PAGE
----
In the latest in our series from Pulse Live talks, Dr Kevin Fernando discusses how GPs can treat the person and not the number when it comes to abnormal blood tests
The use of inflammatory markers (ESR & CRP) in primary care
Inflammatory markers such as C-reactive Protein (CRP) and Erythrocyte Sedimentation Rate (ESR) are commonly requested in primary care for the diagnosis and monitoring of inflammatory and autoimmune conditions and to help exclude infection and cancer.
There has been a steady increase in requests for these blood tests over the last 10 years . We often encounter false-positive results when checking inflammatory markers, which leads to further investigations and possible referrals.
Two large observational studies recently published in the BJGP [1, 2] compared the diagnostic accuracies of CRP and ESR and considered whether checking both together improved accuracy.
The studies found little difference between the accuracy of CRP and ESR. CRP had slightly superior diagnostic accuracy for infections but the two tests were equivalent for autoimmune conditions and cancers. The authors felt that CRP should generally be our first-line inflammatory marker test.
The authors also found that testing multiple inflammatory markers simultaneously did not increase the ability to rule out disease. Unsurprisingly, testing multiple inflammatory markers was associated with more abnormal and discordant results and increased costs. Interestingly, the negative predictive value of a single inflammatory marker test was similar to that of multiple tests, so testing both ESR and CRP adds little value.
Overall, the authors concluded that inflammatory markers have low accuracy for disease outcomes (except for polymyalgia rheumatica) and should not be used as rule-out tests. The authors also quantified the impact of over-requesting of inflammatory markers: for every 1,000 inflammatory marker tests performed, anticipate 236 false positive results generating an additional 710 GP appointments, 229 phlebotomy appointments and 24 referrals in the next 6 months.
Interpreting iron studies in primary care
Iron studies are also commonly requested in primary care to investigate iron deficiency and the possibility of iron overload. This can be both primary iron overload such as haemochromatosis and secondary iron overload as a result of a chronic haemolytic anaemia.
Ferritin is the intracellular storage form of iron and is the best investigation for suspected iron-deficient anaemia. It should be noted that ferritin is an acute phase protein so can be falsely elevated or normal in inflammatory disorders, liver disease, alcohol excess, and malignancy when iron stores are low.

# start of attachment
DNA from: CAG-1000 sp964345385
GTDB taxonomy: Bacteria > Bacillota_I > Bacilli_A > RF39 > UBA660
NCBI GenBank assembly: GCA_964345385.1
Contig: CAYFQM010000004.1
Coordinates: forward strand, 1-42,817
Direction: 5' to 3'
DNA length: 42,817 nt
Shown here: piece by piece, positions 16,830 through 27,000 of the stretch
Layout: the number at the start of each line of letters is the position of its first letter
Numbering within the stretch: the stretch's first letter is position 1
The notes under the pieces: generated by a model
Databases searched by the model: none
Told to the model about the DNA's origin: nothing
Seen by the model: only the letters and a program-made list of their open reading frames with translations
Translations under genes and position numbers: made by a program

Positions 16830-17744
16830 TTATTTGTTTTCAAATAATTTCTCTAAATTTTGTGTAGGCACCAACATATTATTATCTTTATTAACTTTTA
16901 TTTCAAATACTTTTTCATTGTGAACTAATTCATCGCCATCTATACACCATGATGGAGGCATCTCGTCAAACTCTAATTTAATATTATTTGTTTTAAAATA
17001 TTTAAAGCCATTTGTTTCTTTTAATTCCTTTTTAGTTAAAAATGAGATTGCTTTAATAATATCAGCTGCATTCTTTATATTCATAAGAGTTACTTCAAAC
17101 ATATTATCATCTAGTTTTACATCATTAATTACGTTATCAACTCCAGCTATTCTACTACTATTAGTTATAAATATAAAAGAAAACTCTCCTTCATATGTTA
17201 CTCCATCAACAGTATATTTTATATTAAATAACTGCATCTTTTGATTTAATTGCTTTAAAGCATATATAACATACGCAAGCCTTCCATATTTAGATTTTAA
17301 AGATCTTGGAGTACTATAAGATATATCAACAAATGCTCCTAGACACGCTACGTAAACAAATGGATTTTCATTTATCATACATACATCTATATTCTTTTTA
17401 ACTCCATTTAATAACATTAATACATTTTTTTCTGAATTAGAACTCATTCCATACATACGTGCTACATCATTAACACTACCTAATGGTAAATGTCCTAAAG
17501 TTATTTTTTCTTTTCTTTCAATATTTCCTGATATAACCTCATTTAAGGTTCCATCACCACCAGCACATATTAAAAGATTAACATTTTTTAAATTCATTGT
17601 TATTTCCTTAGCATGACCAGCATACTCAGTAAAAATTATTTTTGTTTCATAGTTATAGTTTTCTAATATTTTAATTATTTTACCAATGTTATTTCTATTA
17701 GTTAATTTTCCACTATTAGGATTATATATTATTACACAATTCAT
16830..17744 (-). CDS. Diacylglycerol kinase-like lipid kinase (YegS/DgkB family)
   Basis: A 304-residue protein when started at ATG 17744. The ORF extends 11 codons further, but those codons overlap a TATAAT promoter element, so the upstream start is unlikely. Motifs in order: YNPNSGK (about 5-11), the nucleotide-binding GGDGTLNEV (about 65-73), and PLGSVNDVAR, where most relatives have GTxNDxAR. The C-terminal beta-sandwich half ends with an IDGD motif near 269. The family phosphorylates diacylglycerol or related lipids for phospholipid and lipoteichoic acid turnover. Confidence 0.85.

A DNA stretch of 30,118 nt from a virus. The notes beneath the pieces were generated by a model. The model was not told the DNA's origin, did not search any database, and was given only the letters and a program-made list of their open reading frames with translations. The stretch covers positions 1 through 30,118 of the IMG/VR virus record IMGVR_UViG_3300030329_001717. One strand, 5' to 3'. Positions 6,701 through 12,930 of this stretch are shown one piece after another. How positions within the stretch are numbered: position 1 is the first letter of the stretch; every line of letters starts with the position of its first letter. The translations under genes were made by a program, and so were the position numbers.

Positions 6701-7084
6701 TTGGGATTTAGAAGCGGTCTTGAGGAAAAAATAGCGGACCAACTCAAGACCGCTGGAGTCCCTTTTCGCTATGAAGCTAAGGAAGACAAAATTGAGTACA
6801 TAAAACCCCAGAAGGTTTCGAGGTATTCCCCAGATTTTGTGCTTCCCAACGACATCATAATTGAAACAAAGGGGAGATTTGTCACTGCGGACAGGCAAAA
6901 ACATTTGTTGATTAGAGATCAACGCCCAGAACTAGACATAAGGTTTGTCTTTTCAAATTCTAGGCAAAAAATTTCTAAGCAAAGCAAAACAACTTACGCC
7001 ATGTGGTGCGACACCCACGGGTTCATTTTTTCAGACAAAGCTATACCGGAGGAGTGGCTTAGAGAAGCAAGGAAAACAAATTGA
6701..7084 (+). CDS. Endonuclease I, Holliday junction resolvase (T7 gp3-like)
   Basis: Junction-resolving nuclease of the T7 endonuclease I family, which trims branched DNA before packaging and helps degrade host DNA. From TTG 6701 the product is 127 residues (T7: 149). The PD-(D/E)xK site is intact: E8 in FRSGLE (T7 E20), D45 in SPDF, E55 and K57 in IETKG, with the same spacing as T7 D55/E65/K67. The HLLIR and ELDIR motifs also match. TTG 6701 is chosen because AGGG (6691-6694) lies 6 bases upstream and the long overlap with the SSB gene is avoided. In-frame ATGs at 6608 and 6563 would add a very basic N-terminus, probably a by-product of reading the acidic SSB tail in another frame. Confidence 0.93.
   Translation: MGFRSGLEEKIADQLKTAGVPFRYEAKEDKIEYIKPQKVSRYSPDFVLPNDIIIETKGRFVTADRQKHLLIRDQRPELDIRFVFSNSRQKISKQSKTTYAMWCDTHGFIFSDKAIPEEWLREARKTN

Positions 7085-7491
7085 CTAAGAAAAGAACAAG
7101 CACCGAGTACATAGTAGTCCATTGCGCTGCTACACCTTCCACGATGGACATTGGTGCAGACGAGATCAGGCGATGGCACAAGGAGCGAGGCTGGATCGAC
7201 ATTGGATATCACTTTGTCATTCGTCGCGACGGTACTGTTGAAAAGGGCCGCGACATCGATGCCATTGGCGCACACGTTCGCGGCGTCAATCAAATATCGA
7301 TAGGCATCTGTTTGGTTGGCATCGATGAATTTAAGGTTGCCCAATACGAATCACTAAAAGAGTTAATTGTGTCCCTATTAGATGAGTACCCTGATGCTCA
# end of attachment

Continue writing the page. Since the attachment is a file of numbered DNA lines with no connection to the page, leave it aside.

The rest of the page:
A normal or high serum ferritin can be secondary to infection, inflammation, liver disease or cancer and therefore can mask underlying iron deficiency. It is useful to check CRP in this context to exclude underlying inflammation
Transferrin is the main iron transport protein that controls the level of free iron. It increases in iron-deficient anaemia to maximise use of available iron and reduces in iron overload.
Transferrin saturation is the proportion of iron-binding sites of transferrin occupied by iron. A high transferrin saturation (>50%) is a sensitive and specific test for iron overload (for example haemochromatosis), whereas low values are poorly specific for iron deficiency. Pregnancy, COCP use and chronic illness all lower transferrin saturation without iron deficiency.
Serum iron is the level of circulating iron bound to transferrin. Serum iron levels are highly variable and affected by dietary intake, inflammation, infection, and malignancy. An isolated low serum iron level has poor diagnostic specificity for iron deficiency.
Iron studies should be measured on a fasting morning sample, as serum iron levels undergo diurnal variation and may rise after eating, temporarily increasing transferrin saturation. People should not be tested during acute illness, when iron levels may fall and artificially lower transferrin saturation.
Importantly, do not assume all microcytic anaemias are iron-deficient anaemias – check ferritin levels. Other causes of microcytic anaemic include thalassaemias, anaemic of chronic disease and rarely lead poisoning.
A low ferritin level is diagnostic of an iron-deficient anaemia but a normal or high ferritin level does not exclude iron deficiency. If unsure, check serum iron and transferrin on a fasting sample: low serum iron and transferrin ≥3g/l are then diagnostic of iron-deficient anaemia.
Finally, if the cause of a high ferritin is unclear, the most useful test to differentiate true iron overload from other causes is transferrin saturation. However, most people with high ferritin levels will not have iron overload. Most of these are reactive high ferritin levels secondary to conditions such as liver disease, alcohol excess, malignancy, and chronic kidney disease. Consider referral for further investigation if there is a persistent unexplained serum ferritin level of more than 1000mcg/L.
1: Watson J, Jones HE, Banks J et al (2019). Use of multiple inflammatory markers tests in primary care: using Clinical Practice Research Datalink to evaluate accuracy. BJGP 69(684):e462-469
2: Watson J, Salisbury C, Whiting P et al (2019). Added value and cascade effects of inflammatory marker tests in UK primary care: a cohort study from the Clinical Practice Research Datalink BJGP 69(684):e470-478
Dr Kevin Fernando is a GP partner at North Berwick Health Centre. If you want to hear more from Dr Fernando, he is speaking at Pulse Live Birmingham on 6 June 2023. You can register here
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